Somalia continues to deteriorate as al-Shabaab gains ground
Bottom Line Up Front:
- Al-Qaeda-linked al-Shabaab, a jihadist militant group active in Somalia and throughout the broader Horn of Africa, is experiencing a resurgence.
- U.S. Army Gen. Steven Townsend told Congress that “we may be backsliding” and that the departure of U.S. troops from Somalia has limited Washington’s ability to contain jihadist groups including al-Shabaab.
- By drawing down forces in places like South Asia, the Sahel, and the Horn of Africa, the U.S. and allies have allowed terrorist and insurgent groups to rebuild their networks and refine their capabilities.
- While al-Shabaab was designated as a foreign terrorist organization by the U.S. in 2008, it remains unsanctioned by the United Nations, an issue that Kenyan authorities have been pushing to change for years.
Al-Shabaab, an al-Qaeda linked jihadist militant group active in Somalia and throughout the broader Horn of Africa, is experiencing a resurgence. In response, officials from the U.S. Department of Defense have requested a deployment of hundreds of troops to Somalia. U.S. troops were withdrawn from Somalia during the Trump administration and relocated to neighboring Kenya and Djibouti.
U.S. intelligence agencies have assessed that, since American trainers were moved outside of Somalia, al-Shabaab has grown and gained momentum in terms of its ability to operate through larger swaths of the country.
Al-Shabaab is among al-Qaeda’s most operationally capable affiliates, boasting as many as 7,000 militants. Pressure is building on the Biden administration to send troops back into Somalia and to step up U.S. security cooperation efforts before al-Shabaab metastasizes even more, further destabilizing an already volatile situation.
Under the Biden administration, drone strikes against al-Shabaab militants have declined precipitously. Since President Joseph Biden took office, only five drone strikes have been conducted against al-Shabaab. The low number of strikes, even as administration officials acknowledge a growing threat, points to some of the challenges of conducting an over-the-horizon counterterrorism campaign—an approach that has been touted as favorable also for Afghanistan.
Indeed, just earlier this week, U.S. Army Gen. Steven Townsend, head of U.S. African Command (AFRICOM), which oversees responsibility for Somalia in U.S. military planning bureaucracy, told Congress that “we may be backsliding,” and that the departure of U.S. troops from Somalia (and Afghanistan) has limited Washington’s ability to contain jihadist groups linked to al-Qaeda and the Islamic State.
Because U.S. troops are “commuting to work” from Djibouti, there are a host of challenges in terms of addressing the growing threat from al-Shabaab, which Gen. Townsend described as “the most lethal arm of al-Qaeda.”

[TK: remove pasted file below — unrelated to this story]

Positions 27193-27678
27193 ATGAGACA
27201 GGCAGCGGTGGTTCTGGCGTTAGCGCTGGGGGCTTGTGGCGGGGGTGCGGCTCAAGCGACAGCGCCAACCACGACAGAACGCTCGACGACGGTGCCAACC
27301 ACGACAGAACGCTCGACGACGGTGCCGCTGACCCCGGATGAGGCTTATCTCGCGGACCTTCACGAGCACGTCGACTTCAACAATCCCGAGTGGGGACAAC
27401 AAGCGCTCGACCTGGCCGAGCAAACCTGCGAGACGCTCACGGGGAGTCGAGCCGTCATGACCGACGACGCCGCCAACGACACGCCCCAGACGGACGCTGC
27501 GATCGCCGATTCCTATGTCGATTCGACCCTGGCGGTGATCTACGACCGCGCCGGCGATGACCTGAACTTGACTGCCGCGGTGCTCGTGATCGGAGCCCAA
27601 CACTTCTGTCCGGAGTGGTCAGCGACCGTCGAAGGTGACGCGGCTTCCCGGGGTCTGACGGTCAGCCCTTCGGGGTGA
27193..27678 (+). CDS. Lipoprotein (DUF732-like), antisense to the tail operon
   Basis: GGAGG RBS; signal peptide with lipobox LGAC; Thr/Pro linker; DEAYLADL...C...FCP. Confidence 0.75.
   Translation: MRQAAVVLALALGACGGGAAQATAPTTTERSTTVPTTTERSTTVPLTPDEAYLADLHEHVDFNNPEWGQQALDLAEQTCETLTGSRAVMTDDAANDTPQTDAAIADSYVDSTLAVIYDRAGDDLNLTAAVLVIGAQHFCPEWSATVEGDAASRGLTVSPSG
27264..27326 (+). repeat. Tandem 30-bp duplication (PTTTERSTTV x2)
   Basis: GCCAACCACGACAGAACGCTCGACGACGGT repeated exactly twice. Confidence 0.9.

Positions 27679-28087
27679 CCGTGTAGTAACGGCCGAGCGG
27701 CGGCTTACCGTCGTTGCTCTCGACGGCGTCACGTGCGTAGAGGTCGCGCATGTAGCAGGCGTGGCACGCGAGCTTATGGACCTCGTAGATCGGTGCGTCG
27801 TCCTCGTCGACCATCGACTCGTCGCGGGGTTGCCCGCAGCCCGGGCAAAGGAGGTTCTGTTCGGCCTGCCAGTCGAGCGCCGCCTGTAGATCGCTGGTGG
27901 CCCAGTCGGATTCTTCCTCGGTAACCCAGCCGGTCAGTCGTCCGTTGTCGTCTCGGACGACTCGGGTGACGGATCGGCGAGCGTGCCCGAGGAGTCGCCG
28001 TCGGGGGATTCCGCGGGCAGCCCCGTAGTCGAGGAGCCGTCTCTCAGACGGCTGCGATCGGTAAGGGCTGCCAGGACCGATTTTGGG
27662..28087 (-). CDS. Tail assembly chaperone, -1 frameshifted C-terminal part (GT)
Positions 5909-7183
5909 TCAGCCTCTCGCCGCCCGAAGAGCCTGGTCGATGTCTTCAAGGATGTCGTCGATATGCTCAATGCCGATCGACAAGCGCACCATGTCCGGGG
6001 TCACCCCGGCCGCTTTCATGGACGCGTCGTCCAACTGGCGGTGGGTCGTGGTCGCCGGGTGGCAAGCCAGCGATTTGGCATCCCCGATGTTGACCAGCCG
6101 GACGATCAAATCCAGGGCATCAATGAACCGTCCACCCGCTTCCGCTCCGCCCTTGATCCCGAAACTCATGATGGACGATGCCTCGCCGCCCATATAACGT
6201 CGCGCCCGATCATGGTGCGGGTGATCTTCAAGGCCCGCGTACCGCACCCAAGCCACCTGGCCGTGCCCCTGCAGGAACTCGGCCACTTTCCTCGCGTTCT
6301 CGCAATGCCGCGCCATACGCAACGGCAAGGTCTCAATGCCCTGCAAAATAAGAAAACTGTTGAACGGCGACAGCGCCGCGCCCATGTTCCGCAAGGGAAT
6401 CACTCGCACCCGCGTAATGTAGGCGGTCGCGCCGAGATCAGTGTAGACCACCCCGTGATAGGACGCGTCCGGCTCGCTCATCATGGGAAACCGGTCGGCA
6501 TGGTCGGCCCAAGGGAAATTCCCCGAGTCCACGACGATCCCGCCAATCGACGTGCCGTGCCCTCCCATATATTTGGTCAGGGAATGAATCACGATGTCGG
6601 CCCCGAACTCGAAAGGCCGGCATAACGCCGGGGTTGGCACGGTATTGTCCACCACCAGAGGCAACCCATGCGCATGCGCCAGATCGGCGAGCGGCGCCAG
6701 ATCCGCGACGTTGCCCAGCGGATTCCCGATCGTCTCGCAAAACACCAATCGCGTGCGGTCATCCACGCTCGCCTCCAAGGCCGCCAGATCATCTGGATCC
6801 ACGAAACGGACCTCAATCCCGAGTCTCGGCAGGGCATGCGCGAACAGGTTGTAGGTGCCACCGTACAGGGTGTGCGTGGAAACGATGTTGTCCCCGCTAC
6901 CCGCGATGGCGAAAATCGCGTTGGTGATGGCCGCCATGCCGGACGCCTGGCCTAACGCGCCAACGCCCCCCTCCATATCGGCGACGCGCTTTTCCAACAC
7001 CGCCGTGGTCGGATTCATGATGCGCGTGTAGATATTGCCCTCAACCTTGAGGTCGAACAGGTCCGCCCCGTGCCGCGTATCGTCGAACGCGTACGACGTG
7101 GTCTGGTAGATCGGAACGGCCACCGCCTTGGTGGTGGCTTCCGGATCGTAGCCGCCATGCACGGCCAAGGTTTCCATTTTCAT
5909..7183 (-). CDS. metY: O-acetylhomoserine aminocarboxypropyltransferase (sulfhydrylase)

There is no doubt that the Biden administration is preoccupied with efforts to handle the ongoing war in Ukraine. But this merely gets back to the many warnings of analysts during the collapse of Afghanistan in August 2021, namely, that the United States must balance great power competition with counterterrorism, not simply neglect the latter in an attempt to move on from the global war on terrorism.
By drawing down forces in places like South Asia, the Sahel, and the Horn of Africa, the U.S. and allies have allowed terrorist and insurgent groups to rebuild their networks and refine their capabilities. Al-Shabaab has demonstrated reach throughout East Africa, launching attacks in Uganda, Kenya, and elsewhere.
There is growing concern within the broader U.S. national security community that if the threat posed by al-Shabaab is not addressed, it could continue to grow, with al-Shabaab eventually looking to attack Western countries, including the United States.
Reporting suggests that al-Shabaab earns as much as $130 million per year from extortion and other criminal activities in Somalia. This is a robust war chest which the jihadists use to purchase new weaponry and acquire materials needed to make improvised explosive devices and other powerful bombs.
While al-Shabaab was designated as a foreign terrorist organization (FTO) by the United States in 2008, it remains unsanctioned by the United Nations, an issue that Kenyan authorities and government officials have been highlighting for years as something that needs to be addressed.
The unwillingness of many Security Council members, notably the United States and many European and likeminded members, to designate al-Shabaab as a terrorist group under the “1267” sanctions regime has stemmed largely from a desire to ensure that UN and international humanitarian agencies can continue to deliver lifesaving assistance.
As a result, moves to propose the designation of the group and place upon its members an asset freeze and travel ban have been met with stiff resistance.
However, the possibility of designating al-Shabaab, while also introducing a humanitarian carve out that would allow for a balance between robust counterterrorism and principled humanitarian assistance, may be one avenue forward.
SOURCE: The Soufan Center